Can climate scientists speak Publikese?
How to talk about scientific research and probabilities in the media

Richard Parncutt
July 2018


I read in an excellent article in the New York Times that “the transformation of the planet and the degradation may be the biggest and most important story of our time, indeed of all time, but on television, at least, it has nevertheless proven, so far, a palpable ratings killer.”

This is how collective suicide works, and we are in the middle of doing it. But it’s not only the fault of every car driver, airline passenger or meat eater who steadfastly refuses to change (or even consider the possibility of change, or even just mention the problem, let alone take it seriously). It may also be the fault of those well-meaning climate scientists who fail to state clearly that our emissions are causing these disasters.

When asked by the media about the relationship between climate change and specific events, climate scientists are typically careful and conservative, as good scientists should be. They may for example say that “It is too early to be sure that these bushfires are caused by climate change“. That may be true in a scientific context, in which the participants in the conversation all have a scientific qualification. But the general public misinterprets statements of this kind, because the general public doesn’t understand probabilities. In other words, the general public does not speak Scientese. To avoid misunderstandings, one should avoid speaking to them in Scientese.

Hearing that “It is too early to be sure that these bushfires are caused by climate change“, the general public may  conclude that it is not urgent to stop burning fossil fuels. So don't worry about driving a car and eating red meat every day, or flying across the world to meetings or holidays. Just keep going until the scientists finally make up their mind. This of course is not the reaction the climate scientists intend, but it is the message that the general public may take home with them.

In fact, nothing could be more urgent than reducing emissions on every possible level and by all possible means. This practical implication is surely the most important finding of climate science, because it is about human survival, without which nothing else matters. Climate scientists can solve the problem by always addressing this existential aspect when approached by the media, even if the media don't ask about it.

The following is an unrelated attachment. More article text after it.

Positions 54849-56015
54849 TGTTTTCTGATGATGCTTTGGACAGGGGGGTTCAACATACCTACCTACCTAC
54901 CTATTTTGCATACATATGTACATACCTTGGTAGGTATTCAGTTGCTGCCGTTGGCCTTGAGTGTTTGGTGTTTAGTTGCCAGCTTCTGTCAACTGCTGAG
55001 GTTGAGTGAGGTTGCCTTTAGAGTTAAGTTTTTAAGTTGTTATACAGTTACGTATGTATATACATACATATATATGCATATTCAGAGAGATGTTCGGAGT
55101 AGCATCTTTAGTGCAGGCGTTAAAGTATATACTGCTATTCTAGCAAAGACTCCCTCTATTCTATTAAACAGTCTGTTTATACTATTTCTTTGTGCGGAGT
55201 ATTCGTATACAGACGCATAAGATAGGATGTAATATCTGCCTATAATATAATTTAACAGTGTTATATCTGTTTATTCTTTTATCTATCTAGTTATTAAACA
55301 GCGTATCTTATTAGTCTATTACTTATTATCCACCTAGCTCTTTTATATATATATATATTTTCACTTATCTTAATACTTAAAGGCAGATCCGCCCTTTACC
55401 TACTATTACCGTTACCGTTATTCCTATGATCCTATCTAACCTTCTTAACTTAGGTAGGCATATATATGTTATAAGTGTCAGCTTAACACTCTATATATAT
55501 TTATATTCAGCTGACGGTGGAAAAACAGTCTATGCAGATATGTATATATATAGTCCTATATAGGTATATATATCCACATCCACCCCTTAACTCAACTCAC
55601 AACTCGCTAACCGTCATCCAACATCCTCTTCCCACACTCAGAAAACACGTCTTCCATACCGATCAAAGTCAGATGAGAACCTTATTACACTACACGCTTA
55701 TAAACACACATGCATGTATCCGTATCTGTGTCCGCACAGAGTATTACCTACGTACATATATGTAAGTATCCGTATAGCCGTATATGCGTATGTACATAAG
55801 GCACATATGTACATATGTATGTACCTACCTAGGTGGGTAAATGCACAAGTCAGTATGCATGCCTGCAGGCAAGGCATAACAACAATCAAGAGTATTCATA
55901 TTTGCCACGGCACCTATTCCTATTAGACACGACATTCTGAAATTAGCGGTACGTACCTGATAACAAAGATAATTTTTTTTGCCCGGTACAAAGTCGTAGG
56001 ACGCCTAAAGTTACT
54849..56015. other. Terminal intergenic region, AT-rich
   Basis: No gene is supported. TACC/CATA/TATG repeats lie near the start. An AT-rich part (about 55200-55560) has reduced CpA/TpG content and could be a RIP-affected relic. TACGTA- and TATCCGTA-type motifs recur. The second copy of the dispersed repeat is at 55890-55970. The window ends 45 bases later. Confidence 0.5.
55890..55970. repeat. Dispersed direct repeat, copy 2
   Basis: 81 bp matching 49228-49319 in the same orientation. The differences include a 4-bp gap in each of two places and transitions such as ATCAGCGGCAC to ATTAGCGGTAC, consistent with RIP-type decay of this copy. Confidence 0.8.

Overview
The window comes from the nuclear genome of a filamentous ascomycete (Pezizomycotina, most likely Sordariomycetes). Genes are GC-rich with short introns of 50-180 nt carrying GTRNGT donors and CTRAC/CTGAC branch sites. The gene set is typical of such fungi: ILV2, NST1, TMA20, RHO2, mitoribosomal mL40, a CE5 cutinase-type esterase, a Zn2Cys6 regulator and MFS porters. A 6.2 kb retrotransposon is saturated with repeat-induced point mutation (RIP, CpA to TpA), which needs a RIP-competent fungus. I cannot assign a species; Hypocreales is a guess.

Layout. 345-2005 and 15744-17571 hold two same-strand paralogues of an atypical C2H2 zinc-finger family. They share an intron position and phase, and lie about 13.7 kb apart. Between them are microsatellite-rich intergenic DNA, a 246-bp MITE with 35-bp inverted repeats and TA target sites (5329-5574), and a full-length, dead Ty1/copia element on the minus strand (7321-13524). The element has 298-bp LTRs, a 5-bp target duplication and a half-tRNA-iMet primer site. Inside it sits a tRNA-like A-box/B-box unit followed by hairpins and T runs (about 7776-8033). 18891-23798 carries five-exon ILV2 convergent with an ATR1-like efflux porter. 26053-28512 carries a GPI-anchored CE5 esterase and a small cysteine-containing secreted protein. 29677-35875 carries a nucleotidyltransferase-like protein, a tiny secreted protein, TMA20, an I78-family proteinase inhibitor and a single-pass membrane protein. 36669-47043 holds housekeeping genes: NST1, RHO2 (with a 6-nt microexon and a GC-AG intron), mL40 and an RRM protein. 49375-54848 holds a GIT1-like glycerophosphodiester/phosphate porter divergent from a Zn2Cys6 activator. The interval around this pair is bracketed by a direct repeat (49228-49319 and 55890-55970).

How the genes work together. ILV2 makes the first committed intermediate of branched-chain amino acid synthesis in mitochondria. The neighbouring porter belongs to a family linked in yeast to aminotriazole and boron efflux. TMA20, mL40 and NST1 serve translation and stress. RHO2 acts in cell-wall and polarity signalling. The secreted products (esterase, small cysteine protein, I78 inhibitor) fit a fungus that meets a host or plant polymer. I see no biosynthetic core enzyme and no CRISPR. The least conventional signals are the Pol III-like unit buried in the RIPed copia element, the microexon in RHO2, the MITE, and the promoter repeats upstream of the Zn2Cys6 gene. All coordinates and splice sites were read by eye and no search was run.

In other words, when dealing with the media, scientists need to be bilingual. We need to speak two languages, Publikese and Scientese, and know how to switch between them. In Publikese, the language of public discourse, it’s obvious that climate change is the cause of the recent fires in Sweden and Greece. The scientists predicted it and now it’s happening.

In Publikese, we might say this: “It’s obvious that our emissions are causing these fires, even without direct scientific proof in this specific case”. In Publikese, that is a true statement, but in Scientese it is false. It is a translation of the Scientiese statement that “we can’t be sure yet“ into Publikese. It is an accurate translation because the practical implications are the same
in both cases, namely that all fossil fuel burning must stop as soon as possible.

Regarding probabilities, one of the great achievements of the Intergovernmental Panel on Climate Change (IPCC) has been to express scientific findings or predictions in the area of climate change in terms of approximate probabilities, standardizing the relationship between words and numbers. For example, if scientists agree that a prediction will come true with a probability exceeding 95%, the term "extremely likely" is used. More than 99%, "virtually certain".  The word "likely" without qualification means the probability exceeds 66%.

The general public is baffled by these numbers because it is so hard to imagine something that might happen in the future before it has actually happened. If scientists predict a probability of 66%, the general public might conclude that no action is necessary, because after all it might not happen at all, and given that we can't imagine it happening and we don't know what those scientists are doing, we might as well ignore it. For this reason, the Publikese translation of 66% should be something like "high probability", to be sure that the public understands the practical implications.

Said another way: In Publikese, something is true if it works. Something is not necesssarily true if it’s the result of a careful empirical study or statistical test, because as we know those studies often disagree with each other and the scientists also seem to change their mind. If we read one day that we should drink wine regularly to avoid heart disease, we can be sure that a few years later we will read about another study that came to the opposite conclusion. In fact, the main findings of climate change are not going to change, like studies of nutrition and health seem to change, but the general public doesn't know that, which is why we have to think about how best to express ourselves in Publikese.

No matter whether global warming directly caused a specific forest fire or not, it is definitely happening and it definitely does cause forest fires. The solution is definitely to reduce emissions, deforestation, meat production, cement production and so on. These things are true with a probability exceeding 99%, so for both scientists and the general public they are virtually certain. Climate scientists have a responsibility to repeat them again and again when approached by the media.

The opinions expressed on this page are the author's personal opinions. Readers who know and care about this topic are asked to contact the author with suggestions for improving or extending the content: parncutt at gmx dot at. Back to Richard Parncutt's homepage